Local Economies, Explained

Alright, I know this isn’t really bus-related, but it is transport economics related. So here goes.

Men selling goods at a traffic signal in Mumbai
Men selling goods at a traffic signal in Mumbai. Image copyright Vikramdeep Sidhu, CC-Attribution 2.0 Generic, available on the Wikimedia Commons.

Ever head of the local economy or the local ecosystem? Or its variants: The Traffic Signal Ecosystem or the College Ecosystem?

Any establishment that witnesses footfalls develops an informal ecosystem around it. The traffic signal ecosystem is among the best visible examples. At a traffic signal, it is not uncommon to find people selling toys, books, newspapers, flowers. The same is often visible at railway level crossings. Similarly, the temple ecosystem sees people selling flowers, camphor, fruits and other offerings outside a temple. A college ecosystem sees numerous housing units (hostels), eateries, stationery shops, tea shops, juice stalls, chaat vendors, etc. in the vicinity of a college.

If one were to take a stroll outside Andheri station in Mumbai, they would see umpteen outlets ranging from book stores, newspaper vendors, tea stalls, juice vendors, eateries, vegetable vendors, shoe stalls (cobblers), people selling stationery, clothing, jewellery and more. This is more or less the same across all major railway stations from Mumbai Central to Ahmedabad Junction to New Delhi. It is common sense that any major project will develop an ecosystem of this sort around it. A popular joke says that when Neil Armstrong first set foot on the moon, he was greeted by a Marwadi tea vendor. Point proven.

Whenever any government announces a major development project (mostly infrastructure), it is invariably met with a lot of scepticism and criticism. While scepticism stems from corruption within the system, delays in execution and the fact that some money is siphoned off within the political and bureaucratic ecosystem, criticism is more often than not based on unfounded claims.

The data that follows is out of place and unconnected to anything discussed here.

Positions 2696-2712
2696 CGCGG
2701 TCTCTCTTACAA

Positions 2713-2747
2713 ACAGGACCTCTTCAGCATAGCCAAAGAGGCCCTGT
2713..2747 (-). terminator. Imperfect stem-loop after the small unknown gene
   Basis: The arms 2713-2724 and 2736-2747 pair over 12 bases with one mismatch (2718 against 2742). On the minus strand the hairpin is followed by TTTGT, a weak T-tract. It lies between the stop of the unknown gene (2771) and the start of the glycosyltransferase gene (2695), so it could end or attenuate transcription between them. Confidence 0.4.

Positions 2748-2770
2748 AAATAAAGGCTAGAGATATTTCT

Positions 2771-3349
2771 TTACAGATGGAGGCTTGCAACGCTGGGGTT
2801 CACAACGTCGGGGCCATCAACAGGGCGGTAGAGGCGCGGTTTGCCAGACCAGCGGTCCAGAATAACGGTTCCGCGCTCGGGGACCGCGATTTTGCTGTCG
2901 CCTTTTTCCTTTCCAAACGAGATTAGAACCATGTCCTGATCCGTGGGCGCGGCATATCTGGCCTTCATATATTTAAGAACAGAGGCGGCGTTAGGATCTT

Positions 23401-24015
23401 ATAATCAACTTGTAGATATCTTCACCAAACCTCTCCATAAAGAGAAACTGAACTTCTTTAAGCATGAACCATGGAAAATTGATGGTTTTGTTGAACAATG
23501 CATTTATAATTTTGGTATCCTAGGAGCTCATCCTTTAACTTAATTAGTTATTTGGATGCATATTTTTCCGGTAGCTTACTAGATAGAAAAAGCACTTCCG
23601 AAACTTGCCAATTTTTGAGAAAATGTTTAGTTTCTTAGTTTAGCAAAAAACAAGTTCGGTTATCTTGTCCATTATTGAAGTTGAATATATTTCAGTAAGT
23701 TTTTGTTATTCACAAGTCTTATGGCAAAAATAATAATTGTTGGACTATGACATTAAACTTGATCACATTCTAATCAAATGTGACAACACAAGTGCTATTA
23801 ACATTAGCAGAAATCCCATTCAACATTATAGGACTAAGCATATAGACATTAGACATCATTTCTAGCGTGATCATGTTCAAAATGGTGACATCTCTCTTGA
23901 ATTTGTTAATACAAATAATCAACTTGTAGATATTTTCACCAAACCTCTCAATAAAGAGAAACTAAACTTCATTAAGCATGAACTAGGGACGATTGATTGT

To give a context to this discussion; I am referring to an article carried by Swarajya in January this year about the economic benefits of the Mumbai-Ahmedabad High Speed Rail (HSR) corridor, also known as the Bullet Train. While the direct benefits of the project to the economy of the belt has been discussed earlier, there are a few things that need to be addressed. As with any announcement related to a major infrastructure project, it met with a fair amount of scepticism, and predictably a lot more criticism, for various reasons. Among the various phrases thrown out describing the project, were “White Elephant”, “Showpiece”, “Waste of Money”, and “Hypocrisy” (due to the two cities being connected). Let us address these issues, keeping just the ‘Bullet Train’ in mind.

The Formal Impact

The formal impact refers to the people formally associated with the project once operational. Metro projects employ hundreds of staffers. Metro projects employ engineers, maintenance workers, public relations spokespersons, security staff, ticketing and administrative staff, locomotive pilots, etc. Given the magnitude of the project, plus the level of automation involved, the number of people formally employed will be huge. The engineers form a bulk of any mass transit project, and have a round-the-clock duty to ensure that services run uninterrupted.

Why can’t the money be used elsewhere?

On one hand we demand better services from the government, and on the other hand, we criticise it when it decides to spend money on a project that will benefit thousands.

These big ticket projects will definitely go forward in getting more people employed, be it in the formal or the informal sector.

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Author: Srikanth

BEST? Bus! Vroom, *pulls bellpull* Hi, I'm Srikanth. I'm a freelance media fellow with a fascination for buses, toll plazas, fire trucks and drones.

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